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The City in Literature, Film, & Culture (Special Session) at PAMLA (Pacific Ancient and Modern Language Association) Conference 2021 (PAMLA)

Las Vegas, Nevada
Organization: PAMLA (Pacific Ancient and Modern Language Association)
Event: PAMLA
Categories: Postcolonial, Hispanic & Latino, Comparative, Interdisciplinary, Popular Culture, World Literatures, Aesthetics, Anthropology/Sociology, Classical Studies, Cultural Studies, Environmental Studies, Film, TV, & Media, Food Studies, History, Philosophy, African & African Diasporas, Asian & Asian Diasporas, Australian Literature, Canadian Literature, Caribbean & Caribbean Diasporas, Indian Subcontinent, Eastern European, Mediterranean, Middle East, Native American, Scandinavian, Pacific Literature
Event Date: 2021-11-11 to 2021-11-14 Abstract Due: 2021-04-15

The City in Literature, Film, & Culture (special session) of the Pacific Ancient and Modern Language Association (PAMLA) is now accepting proposals for the organization’s 118th annual conference. The call-for-papers deadline is Thursday, April 15, 2021.

This special session welcomes proposals focused on the varied ways of constructing a city’s identity as broadly conceived, especially beyond North America. Since this year’s conference theme is “City of God, City of Destruction (https://www.pamla.org/conference/2021-conference-theme/)", we are interested in papers/presentations that consider the ways in which literary, filmic, or cultural texts address the city as an arena for generating, reflecting, and/or facilitating the construction of characters who slip between the interstices of city spaces and criss-cross borders of identity, both real and imagined. However, other proposals will also be considered outside of the conference theme.

How does the city perpetuate the spectacles of power and alternate perceptions through the design of Disneyfied, simulacral, panoptic, or utopic/dystopic constructions? What are the possibilities for reordering systems of power or unveiling and unraveling hierarchies through narrative (and counter-narrative) productions of city space? In way ways can the city subvert or activate (or simultaneously be subverted or activated by) the flâneur/flâneuse, the dérive, the pilgrim, the tourist (etc.) as a means for unveiling overt/covert power imbalances?  Consider why the constellation of urban sites— streets and freeways, markets and malls, plazas and parks, gardens and graveyards, mirrors and museums, brothels and cinemas, and other sacred or secular, public or private spaces throughout a city—can produce opportunities or potentiality for the personal and collective to intersect, for binary constructions and opposites to dissolve, and for physical and psychological borders and barriers to be transgressed.  

Possible topics and focuses to consider include, but are not limited to, the following:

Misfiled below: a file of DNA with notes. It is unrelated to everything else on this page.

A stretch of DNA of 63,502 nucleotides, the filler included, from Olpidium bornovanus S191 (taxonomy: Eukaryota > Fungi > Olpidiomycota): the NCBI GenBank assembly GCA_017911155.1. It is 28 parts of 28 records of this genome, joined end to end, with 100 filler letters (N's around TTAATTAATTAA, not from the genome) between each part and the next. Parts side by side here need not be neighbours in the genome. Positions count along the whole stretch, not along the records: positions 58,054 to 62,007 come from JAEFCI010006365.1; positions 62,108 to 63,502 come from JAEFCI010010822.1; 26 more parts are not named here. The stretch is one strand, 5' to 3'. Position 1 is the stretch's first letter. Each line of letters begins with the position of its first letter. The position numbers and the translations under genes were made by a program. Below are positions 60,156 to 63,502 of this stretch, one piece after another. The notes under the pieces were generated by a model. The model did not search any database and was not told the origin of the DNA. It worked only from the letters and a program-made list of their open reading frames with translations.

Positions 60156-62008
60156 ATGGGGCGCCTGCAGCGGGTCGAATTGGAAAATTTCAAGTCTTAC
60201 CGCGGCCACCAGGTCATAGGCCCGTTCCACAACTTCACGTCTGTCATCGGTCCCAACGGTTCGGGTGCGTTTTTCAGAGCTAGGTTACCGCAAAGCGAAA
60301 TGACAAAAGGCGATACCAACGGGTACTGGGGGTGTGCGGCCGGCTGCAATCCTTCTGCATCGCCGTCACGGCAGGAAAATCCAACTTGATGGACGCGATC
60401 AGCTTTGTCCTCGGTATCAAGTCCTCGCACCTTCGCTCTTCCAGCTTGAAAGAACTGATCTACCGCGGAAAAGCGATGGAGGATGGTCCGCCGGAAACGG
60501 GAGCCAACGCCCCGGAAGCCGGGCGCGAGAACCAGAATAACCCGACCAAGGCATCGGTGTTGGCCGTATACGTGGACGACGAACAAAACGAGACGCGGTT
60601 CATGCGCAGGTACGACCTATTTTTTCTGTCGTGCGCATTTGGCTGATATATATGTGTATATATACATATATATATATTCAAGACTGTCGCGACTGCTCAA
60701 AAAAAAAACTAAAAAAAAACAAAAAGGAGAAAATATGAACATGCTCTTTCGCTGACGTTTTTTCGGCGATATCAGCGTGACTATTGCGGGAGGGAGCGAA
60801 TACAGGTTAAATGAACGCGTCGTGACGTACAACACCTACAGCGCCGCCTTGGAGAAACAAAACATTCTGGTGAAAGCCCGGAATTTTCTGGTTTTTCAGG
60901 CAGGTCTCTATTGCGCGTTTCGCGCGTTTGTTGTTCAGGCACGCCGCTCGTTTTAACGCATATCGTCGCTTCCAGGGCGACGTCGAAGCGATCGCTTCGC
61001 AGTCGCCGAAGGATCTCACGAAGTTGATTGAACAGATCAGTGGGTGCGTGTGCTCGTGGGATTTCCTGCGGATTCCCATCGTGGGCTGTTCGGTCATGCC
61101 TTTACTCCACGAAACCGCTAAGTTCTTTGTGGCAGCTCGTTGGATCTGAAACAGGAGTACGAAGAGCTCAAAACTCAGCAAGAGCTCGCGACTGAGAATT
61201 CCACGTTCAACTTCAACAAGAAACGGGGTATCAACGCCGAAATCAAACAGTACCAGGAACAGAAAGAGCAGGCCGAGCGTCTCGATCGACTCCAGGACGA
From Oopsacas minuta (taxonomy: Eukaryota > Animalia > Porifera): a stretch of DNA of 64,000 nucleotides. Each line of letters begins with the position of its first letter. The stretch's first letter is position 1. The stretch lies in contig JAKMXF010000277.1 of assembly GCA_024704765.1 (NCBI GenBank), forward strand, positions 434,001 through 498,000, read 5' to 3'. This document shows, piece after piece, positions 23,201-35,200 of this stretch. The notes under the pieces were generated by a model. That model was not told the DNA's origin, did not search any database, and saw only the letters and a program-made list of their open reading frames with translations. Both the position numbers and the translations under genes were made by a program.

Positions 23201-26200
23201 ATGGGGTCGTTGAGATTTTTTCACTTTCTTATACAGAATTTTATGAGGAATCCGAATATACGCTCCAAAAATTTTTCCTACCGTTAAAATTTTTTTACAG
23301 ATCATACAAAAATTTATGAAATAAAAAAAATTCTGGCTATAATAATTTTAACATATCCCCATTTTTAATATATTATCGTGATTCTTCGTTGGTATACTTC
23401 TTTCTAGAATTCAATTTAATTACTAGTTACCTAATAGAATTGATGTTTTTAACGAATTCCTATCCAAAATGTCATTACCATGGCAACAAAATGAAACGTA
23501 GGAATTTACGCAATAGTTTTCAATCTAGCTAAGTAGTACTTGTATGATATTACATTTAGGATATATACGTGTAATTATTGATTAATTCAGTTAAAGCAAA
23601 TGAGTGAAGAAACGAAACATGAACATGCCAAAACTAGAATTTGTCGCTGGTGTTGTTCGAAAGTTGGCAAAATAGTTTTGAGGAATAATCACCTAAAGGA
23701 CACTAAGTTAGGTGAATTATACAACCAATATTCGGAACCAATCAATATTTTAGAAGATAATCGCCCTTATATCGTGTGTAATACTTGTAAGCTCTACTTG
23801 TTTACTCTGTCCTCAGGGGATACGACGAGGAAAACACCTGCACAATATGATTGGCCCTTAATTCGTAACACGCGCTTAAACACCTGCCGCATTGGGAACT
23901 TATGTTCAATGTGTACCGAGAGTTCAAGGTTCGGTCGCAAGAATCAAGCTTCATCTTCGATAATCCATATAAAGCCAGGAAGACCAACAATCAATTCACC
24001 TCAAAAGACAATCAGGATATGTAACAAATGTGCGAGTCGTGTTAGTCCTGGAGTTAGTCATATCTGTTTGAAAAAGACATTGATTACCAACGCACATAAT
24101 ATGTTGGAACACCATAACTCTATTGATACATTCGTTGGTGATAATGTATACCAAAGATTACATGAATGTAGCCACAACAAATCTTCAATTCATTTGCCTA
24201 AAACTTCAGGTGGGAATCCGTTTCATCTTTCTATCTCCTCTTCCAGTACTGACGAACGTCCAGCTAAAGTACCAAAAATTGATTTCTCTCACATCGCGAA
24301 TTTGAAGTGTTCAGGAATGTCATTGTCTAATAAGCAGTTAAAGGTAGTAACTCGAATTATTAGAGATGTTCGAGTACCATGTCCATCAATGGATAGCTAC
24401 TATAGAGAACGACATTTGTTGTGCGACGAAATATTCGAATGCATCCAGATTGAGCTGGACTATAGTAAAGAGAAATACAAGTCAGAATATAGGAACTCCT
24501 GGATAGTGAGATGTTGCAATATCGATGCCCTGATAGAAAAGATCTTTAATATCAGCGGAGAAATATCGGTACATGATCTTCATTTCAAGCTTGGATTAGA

·       the city street as social, artistic, and/or performative stage for the urban dance (Jacobs)

·       odysseys through third-spaces in a city’s texture (Soja, Lefebvre)

·       the function of proxemics to articulate encounters and exchanges (Hall)

·       labyrinths/undergrounds as conduits for traversing through city spaces (Borges, Eco)

·       the city’s role as heterotopic or comprised of constellations of heterotopias (Foucault, Hetherington)

·       reified spectacles and socio-spatial reorderings (Debord)

·       re/productions of “reality” and simulacra in relation to city design and experience (Baudrillard)

·       characters, including the city itself, who disrupt spatio-temporal constructions

·       the city as a palimpsestic system of histories, memories, and layerings

·       comparative readings of cities that challenge conventional discourses

·       city as site of contestation and border criss-crossing: exile, im/migration, othering, intersectionality, etc.

·       the overlapping of Eastern and Western epistemologies and ontologies in the city

·       employing genres of reading the city that produce a fluid kaleidoscope of cultural identities via literature, film, public art/murals, architecture, etc.


The PAMLA 2021 Conference will be held at the Sahara Las Vegas Hotel and hosted by University of Nevada, Las Vegas from Thursday, November 11 to Sunday, November 14.

How to Submit:

In order to join the Pacific Ancient and Modern Language Association (PAMLA) for the 2020 and/or 2021 year, you will need to go to our new PAMLA Ballast Academic portal:  https://pamla.ballastacademic.com/

At the PAMLA BallastAcademic page, you’ll first need to create a new User Account (unless you already did so in 2019). Once you’ve created a new user account, click on the Registration & Membership link, and then you will be able to pay for your 2020 and/or 2021 PAMLA membership, pay the 2021 PAMLA Conference fees, make a donation to the PAMLA Scholarship Fund, pay to join us for a luncheon, and make reservations for some of our complimentary PAMLA events.

Everyone presenting at the 2021 PAMLA Conference is required to join PAMLA and pay the conference fee. For more information about PAMLA’s membership dues and conference fees, go to our dues chart. The call-for-papers deadline is Thursday, April 15, 2021.

 Please know that PAMLA accepts individual papers rather than organized panels. You can submit up to three proposals to three different sessions, although each proposal must be distinct, and you can ultimately present only one paper at the conference. PAMLA is a congenial and welcoming forum that presents excellent opportunities for meeting with scholars formally and informally from in and outside of your respective fields of study.



Dr. Michael P. Moreno